Somewhere near the corner of Redstone Road and W. Pine River

Wind turbines are scattered
like pinwheels misplaced
and standstill. They give
you the familiar urge
to wedge your thumb under
the base, popping propellers
off like dandelion heads.
You imagine standing
underneath one, palms pressed
against wet metal. You wish
you could climb it, 
a beanstalk taking you
to nowhere.

Tayler Karinen lives in Saginaw, Michigan. She graduated from Central Michigan University with a MA in English Literature and Creative Writing. Her fiction and poetry have previously appeared in Daily Drunk Mag, Hot Metal Bridge, The Roadrunner Review, Milk Candy Review, The Harpoon Review, Cardinal Sins, and Cease, Cows. One day, she hopes to pursue a MFA, publish a collection of flash fiction and make her cats proud. Find her on Twitter @tayannkar.


See Something Say Something

The hot iron hissed steam. The pane fogged and the world outside grew cloudy and gray. The leaves changed color. The mowers fell mute for a season or two. 

The boy spoke to no one on his way out the house and cringed at the rusted clap of the screen door behind him. His feet struck concrete. Then depleted grass crunched arthritically until he discovered the cool, packed earth of his well-worn path, and passing under the gray branches, he sighed like a man exiting a Hollywood prison, his silhouette towing the horizon line in long shot. He carried his possessions in a secretive rush and leaned like a stalk of wheat.

The woman navigated the iron over the collared dress shirt, its silver keel floating over the blue shades—what was either dark and damp or dry and light. 

He moved under the still sky and through the chapel woods. He knew where he was going. He had been there before. The squirrels no longer watched him with curiosity. The tree line was absent their twitching. They no longer scurried from home to gathering. They had prepared for winter with neither calendar nor clock. The snow fell, but the snow did not accumulate. He checked his watch. He needed to know the timing of every step. When he crossed into the unkempt space, the husks of wild grass swished against his tattered jeans, a square patch sewn over the left knee.  

The woman lifted the shirt and examined it. Her fingertips caressed the smooth surface. She wasn’t Poseidon, but she was no mermaid either. She tugged on a thread and the button came loose and fell to the floor. She watched it roll between the washer and dryer—lost beyond her reach and out of time.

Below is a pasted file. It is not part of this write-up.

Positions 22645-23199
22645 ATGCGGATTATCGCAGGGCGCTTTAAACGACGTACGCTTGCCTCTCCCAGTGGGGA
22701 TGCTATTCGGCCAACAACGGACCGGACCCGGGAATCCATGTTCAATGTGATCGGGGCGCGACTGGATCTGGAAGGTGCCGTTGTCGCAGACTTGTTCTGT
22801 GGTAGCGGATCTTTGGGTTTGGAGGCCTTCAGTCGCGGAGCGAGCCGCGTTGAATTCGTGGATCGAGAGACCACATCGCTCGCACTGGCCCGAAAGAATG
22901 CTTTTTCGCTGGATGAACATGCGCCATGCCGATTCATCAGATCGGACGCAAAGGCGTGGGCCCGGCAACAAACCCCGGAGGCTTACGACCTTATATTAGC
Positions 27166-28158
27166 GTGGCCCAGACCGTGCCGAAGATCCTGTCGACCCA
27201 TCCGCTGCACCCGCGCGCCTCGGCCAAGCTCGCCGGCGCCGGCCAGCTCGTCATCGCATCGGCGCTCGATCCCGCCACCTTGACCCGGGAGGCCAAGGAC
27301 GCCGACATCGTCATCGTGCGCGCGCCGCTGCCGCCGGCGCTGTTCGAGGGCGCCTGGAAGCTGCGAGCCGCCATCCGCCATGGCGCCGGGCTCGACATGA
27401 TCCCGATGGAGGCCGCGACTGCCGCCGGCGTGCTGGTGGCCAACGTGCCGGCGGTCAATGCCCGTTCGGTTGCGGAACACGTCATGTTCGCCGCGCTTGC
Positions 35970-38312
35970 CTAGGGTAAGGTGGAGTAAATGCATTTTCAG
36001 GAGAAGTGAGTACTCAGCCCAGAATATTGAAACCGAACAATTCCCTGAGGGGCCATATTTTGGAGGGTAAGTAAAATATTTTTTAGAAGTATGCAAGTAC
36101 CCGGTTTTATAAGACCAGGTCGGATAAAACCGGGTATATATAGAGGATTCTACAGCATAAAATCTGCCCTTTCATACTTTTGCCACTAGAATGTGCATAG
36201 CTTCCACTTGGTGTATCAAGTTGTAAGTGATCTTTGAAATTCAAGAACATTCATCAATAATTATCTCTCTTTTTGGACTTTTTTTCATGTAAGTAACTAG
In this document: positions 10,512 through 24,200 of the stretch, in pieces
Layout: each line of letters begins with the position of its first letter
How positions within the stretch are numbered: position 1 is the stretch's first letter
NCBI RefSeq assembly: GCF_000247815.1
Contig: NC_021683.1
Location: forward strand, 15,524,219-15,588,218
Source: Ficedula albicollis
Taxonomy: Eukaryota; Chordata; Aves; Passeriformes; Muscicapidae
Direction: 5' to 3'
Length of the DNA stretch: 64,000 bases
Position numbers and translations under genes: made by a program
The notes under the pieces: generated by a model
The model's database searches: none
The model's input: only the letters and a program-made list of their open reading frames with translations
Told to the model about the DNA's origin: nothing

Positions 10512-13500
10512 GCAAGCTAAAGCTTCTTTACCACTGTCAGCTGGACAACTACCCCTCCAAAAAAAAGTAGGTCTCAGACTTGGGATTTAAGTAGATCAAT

The boy arrived at the shed. He turned the dial to undo the lock. He opened the gate to that other world and moved into the darkness. Mildew and chemical and fertilizer and gasoline filled his nostrils. Even in winter, he could make out the smell of grass—as summer of decay. He breathed all of it in like some vile prophecy. His nostrils flared like some unseen garden snake. He lowered the duffel bag with care. He shed the book bag. He knelt to the shape of his plan and unzipped the bag. He reached into the parceled womb and wrapped his fingers around the metal bones, tucked and folded in crude arrangements and odd angles awaiting assembly. He turned on a lamp. He began where he had left off.

The woman knelt on her laundry room’s linoleum floor, hands on hips. She grabbed the edge of the washing machine and pulled herself up to a standing position. She attempted to straighten her shoulders, but the seasons had eroded her once perfect posture. She found a button in a small plastic drawer that didn’t quite match but was close enough. She located a needle and thread in a second plastic drawer. She attached the button that didn’t quite match. She could have done so with her eyes closed. She knew all the steps by now.

The boy tinkered. He invented. He followed the instructions he carried in his pocket. He lit a fuse and the flame reflected in the white moon of his teeth. His plan had phases.

The woman noticed her reflection on the pane and turned away. She missed the small flash on the edge of the map when she bowed her head. She hung the blue shirt on a hanger, its tail dragging over the end of the ironing board. She looked out the window a last time before reaching to turn out the light. In any other time of year, she would not have seen so far into another life. Through the bare trees and across a carpet of straggling brown leaves, she watched the boy step out of the darkness and lock the chain. She wanted to tell someone, but what was there to tell? She had missed the nothing she didn’t know. She turned out the light and stepped into the hall. She shivered. The warm earth had unraveled in moments.

This was all sometime before the spring.

Bryan Harvey’s writing appears or is forthcoming in Hobart’s HAD, No Contact Magazine, FlashBack Fiction, Moon Park Review, The Daily Drunk, Rejection Letters, and The Florida Review’s Aquifer. He blogs for Fansided’s The Step Back. He lives and teaches in Virginia. He tweets @Bryan_S_Harvey. He’s probably on a long run.